One of Robson Street’s longstanding and larger retailers will be leaving its space this summer to make way for MUJI.
Daily Hive has learned that the Japanese clothing and household goods retailer will take over the large space currently occupied by the Gap Store, which includes a Gap Kids department, at 1125 Robson Street.
Earlier this month, over 50 employees at the store were given a 12-week termination notice. The space that Gap will be vacating for MUJI by the end of June is approximately 10,000 square feet in size.
MUJI Canada president Toru Akita told Daily Hive in an interview earlier this year that MUJI will open two new stores in Metro Vancouver – at Robson Street and Metropolis at Metrotown shopping centre – by the end of 2017. A precise location on Robson Street was not provided at the time of the opening of the temporary downtown Vancouver pop-up store.
Due its expected popularity in the local market, both stores will be close to twice the size of the first Canadian stores that opened in the Toronto area over the last three years.
“When we opened our first store in Toronto, at that time nearly 80% of our customers already knew about MUJI and they were mainly Asian customers,” said Akita in January.
“Now it is slightly changing with more people from outside Asian countries. Every time we open a store in Toronto, there are so many requests from people in Vancouver and Montreal.”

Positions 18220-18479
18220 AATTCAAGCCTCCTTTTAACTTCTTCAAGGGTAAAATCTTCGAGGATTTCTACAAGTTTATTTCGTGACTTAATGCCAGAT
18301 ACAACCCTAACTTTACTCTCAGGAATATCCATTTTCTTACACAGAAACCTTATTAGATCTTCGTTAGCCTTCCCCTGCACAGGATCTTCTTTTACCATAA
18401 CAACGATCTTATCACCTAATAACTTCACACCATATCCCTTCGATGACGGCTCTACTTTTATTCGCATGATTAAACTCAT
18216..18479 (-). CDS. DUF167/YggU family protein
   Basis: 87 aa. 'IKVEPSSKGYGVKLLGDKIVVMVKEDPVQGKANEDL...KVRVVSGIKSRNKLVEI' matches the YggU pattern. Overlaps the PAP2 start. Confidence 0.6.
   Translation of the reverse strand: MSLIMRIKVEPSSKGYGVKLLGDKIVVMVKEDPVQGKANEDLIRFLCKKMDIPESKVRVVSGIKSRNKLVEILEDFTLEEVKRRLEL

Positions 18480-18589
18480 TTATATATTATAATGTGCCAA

Of course, MUJI’s entry into Metro Vancouver later this year also coincides with the opening of the region’s first UNIQLO store at Metropolis at Metrotown. Both Japanese retailers are expanding into strategic international markets given that their traditional markets at home an across East Asia are now relatively saturated.
But such store openings will defy the expected retail condition for 2017. Thousands of brick-and-mortar stores are forecasted to close in Canada and the United States this year, largely due to changing consumer trends that have allowed e-commerce to take up a larger share of the retail industry and the inability to compete with new global brands.
And on Robson Street between Burrard and Jervis streets, the retail strip has been unable to rise out from its vacancy problems for reasons that include uneconomically high rents, small retail spaces within antiquated buildings, and the shift in the focus of retail towards the area around the intersection of Robson and Granville streets – anchored by Nordstrom and Sportchek – and even Gastown and suburban shopping centres.
There are currently nearly 20 vacancies along the three block stretch of the Robson Street retail strip from Burrard to Jervis streets. Another two large retailers will be vacating their spaces on Robson Street over the coming weeks, including this week’s scheduled closure of HMV and the expected closure of GUESS.
But Robson Street’s downturn is not representative of the local retail industry. There is significant interest from international brands to set-up a presence in downtown Vancouver, but the severe dearth in suitable and centrally located retail space is a barrier for entry.
For instance, both UNIQLO and Apple have looking for suitable retail spaces in downtown Vancouver for years. To be specific, a potential deal for a UNIQLO space on the 1000 block of Robson Street fell through last year, and Apple’s search for a flagship location in the city centre began about a decade ago.
A three-storey, 25,000-square-foot expansion of CF Pacific Centre, approved by the City of Vancouver, on the site of the rotunda on the northeast corner of Howe Street and West Georgia Street could be suitable for a flagship location for either UNIQLO or Apple.